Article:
6)  Don’t make vague promises. Owner Operators are reflexively skeptical of companies—because nearly every driver will tell you he’s been burned in the past. So be upfront with the details—starting with your advertising. Make your ads and job postings specific—particularly where pay, home time and miles are concerned. And don’t be afraid to admit, during conversation, that your company isn’t perfect. Nobody is. The best Owner Operators know that. They’ll respect you for being honest. And earning a driver’s respect is the first big step toward a successful hire.


How NOT To Recruit Owner Operator Drivers (Part 1)

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5 Tips for Recruiting Great Truck Drivers

Maximize your odds of hiring better truck drivers by looking for the four key qualities that all great employees share: Work ethic. Humility. Integrity. Maturity. (WHIM)

We all know the driver shortage is making it tougher to find any truckers—much less the great ones. But it goes without saying that the best hires are usually the ones you keep the longest. For one reason, because they have the key qualities you want in your drivers.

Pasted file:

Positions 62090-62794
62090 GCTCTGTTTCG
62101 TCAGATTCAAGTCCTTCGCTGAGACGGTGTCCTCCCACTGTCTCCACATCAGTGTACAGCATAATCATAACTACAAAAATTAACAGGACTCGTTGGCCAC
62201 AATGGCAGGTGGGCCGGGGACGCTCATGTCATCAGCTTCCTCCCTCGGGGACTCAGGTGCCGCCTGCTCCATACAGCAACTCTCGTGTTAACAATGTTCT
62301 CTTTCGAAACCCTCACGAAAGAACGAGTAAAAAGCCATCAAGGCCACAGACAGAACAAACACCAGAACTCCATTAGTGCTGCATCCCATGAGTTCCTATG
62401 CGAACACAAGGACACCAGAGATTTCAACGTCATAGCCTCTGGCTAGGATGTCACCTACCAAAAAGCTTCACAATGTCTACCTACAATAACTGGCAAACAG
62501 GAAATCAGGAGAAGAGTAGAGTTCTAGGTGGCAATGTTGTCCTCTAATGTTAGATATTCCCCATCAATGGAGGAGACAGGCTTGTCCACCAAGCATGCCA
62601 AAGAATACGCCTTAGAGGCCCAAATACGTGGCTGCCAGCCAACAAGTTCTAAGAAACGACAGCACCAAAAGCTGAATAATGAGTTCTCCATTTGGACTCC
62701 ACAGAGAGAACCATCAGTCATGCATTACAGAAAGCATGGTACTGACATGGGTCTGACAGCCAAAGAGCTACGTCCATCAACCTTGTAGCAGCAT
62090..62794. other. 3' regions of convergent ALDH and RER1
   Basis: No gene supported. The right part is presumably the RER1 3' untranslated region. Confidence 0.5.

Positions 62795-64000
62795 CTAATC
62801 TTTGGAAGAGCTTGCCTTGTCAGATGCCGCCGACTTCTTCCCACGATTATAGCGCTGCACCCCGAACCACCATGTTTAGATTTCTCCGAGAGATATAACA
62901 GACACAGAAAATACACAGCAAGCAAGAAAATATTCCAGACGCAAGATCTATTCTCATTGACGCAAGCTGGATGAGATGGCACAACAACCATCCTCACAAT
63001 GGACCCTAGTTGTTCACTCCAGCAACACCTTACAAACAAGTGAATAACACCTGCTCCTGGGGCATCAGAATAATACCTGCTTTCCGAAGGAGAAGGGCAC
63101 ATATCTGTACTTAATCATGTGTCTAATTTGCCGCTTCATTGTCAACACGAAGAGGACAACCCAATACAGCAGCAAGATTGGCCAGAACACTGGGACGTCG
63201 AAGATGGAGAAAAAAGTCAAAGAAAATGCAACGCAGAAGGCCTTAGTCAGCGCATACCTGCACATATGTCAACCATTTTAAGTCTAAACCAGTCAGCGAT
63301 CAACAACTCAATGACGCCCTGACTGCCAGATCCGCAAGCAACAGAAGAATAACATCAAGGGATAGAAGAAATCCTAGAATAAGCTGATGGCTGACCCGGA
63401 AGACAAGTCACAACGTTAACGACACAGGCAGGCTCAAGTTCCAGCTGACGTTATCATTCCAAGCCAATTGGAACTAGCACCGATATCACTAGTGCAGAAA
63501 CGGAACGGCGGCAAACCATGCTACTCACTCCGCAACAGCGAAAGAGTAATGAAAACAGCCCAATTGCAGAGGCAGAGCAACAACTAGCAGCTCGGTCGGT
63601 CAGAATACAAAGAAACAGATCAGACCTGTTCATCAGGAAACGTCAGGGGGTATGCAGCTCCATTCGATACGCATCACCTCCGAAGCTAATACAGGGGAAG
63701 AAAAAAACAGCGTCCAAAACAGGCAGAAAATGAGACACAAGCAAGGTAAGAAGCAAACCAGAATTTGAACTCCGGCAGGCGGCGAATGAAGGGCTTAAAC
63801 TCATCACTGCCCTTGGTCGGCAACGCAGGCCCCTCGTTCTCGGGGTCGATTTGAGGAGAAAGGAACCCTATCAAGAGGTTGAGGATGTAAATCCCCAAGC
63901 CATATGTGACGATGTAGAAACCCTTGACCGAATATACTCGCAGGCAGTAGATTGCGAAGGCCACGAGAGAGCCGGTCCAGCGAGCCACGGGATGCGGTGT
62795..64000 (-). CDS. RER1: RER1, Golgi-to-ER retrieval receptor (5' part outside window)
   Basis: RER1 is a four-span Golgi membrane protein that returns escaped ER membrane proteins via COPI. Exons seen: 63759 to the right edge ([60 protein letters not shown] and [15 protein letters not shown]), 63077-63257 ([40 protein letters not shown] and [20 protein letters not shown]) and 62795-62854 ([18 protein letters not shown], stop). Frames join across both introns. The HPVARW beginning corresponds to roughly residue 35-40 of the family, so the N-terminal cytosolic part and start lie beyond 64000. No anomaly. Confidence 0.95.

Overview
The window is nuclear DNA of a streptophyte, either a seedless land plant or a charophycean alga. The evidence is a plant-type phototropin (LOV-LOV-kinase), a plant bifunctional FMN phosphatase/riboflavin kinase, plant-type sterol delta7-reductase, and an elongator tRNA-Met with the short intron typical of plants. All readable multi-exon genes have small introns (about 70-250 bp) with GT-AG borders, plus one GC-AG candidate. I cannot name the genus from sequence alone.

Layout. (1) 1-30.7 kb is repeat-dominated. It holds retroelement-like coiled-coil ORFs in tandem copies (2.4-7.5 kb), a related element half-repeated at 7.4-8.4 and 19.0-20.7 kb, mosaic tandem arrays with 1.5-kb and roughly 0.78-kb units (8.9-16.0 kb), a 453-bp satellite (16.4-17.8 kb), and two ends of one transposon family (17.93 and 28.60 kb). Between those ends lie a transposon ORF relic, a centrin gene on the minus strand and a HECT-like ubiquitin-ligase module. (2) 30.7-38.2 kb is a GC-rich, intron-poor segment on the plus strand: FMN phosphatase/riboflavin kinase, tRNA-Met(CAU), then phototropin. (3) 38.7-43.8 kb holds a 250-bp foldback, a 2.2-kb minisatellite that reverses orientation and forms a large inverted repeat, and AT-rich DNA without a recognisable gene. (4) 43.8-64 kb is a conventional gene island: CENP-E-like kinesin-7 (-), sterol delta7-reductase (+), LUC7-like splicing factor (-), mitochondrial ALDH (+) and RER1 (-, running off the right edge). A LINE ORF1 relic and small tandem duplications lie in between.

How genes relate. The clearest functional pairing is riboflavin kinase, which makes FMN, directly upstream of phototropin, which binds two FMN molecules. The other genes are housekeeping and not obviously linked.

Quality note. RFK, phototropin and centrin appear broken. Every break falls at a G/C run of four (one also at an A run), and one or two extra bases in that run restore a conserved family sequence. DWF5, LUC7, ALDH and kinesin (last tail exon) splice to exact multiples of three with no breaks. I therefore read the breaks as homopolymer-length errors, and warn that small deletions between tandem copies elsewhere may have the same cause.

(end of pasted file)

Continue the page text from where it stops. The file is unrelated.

Noted author and workplace productivity coach & trainer Garrett Miller (and author of Hiring On A WHIM) published an article offering seven tips for identifying the best job candidates. In reviewing that article, five struck me as being relevant for Driver Recruiting. Here’s a summary of those tips:

1) Assess their WORK ethic. Ask candidates to describe their work experience in detail. Listen for signs of motivation, intensity and excitement.

2) Discern their HUMILITY. Ask candidates to describe the last new process they had to learn. Good signs are willingness to ask for help and seek coaching. Ask what they learned from their most humbling moment.

3) Determine their INTEGRITY. Ask candidates about their biggest disappointment or failure, and see if they took the appropriate level of responsibility for it.

4) Evaluate their MATURITY. Ask candidates to talk about one of their greatest regrets. Listen for bitterness or complaining versus maturity.

5) Throw in a Wrench. Knock them off balance to see how they react. After all, what better way to determine how they deal with the “monkey wrenches” they’ll deal with every day on the road?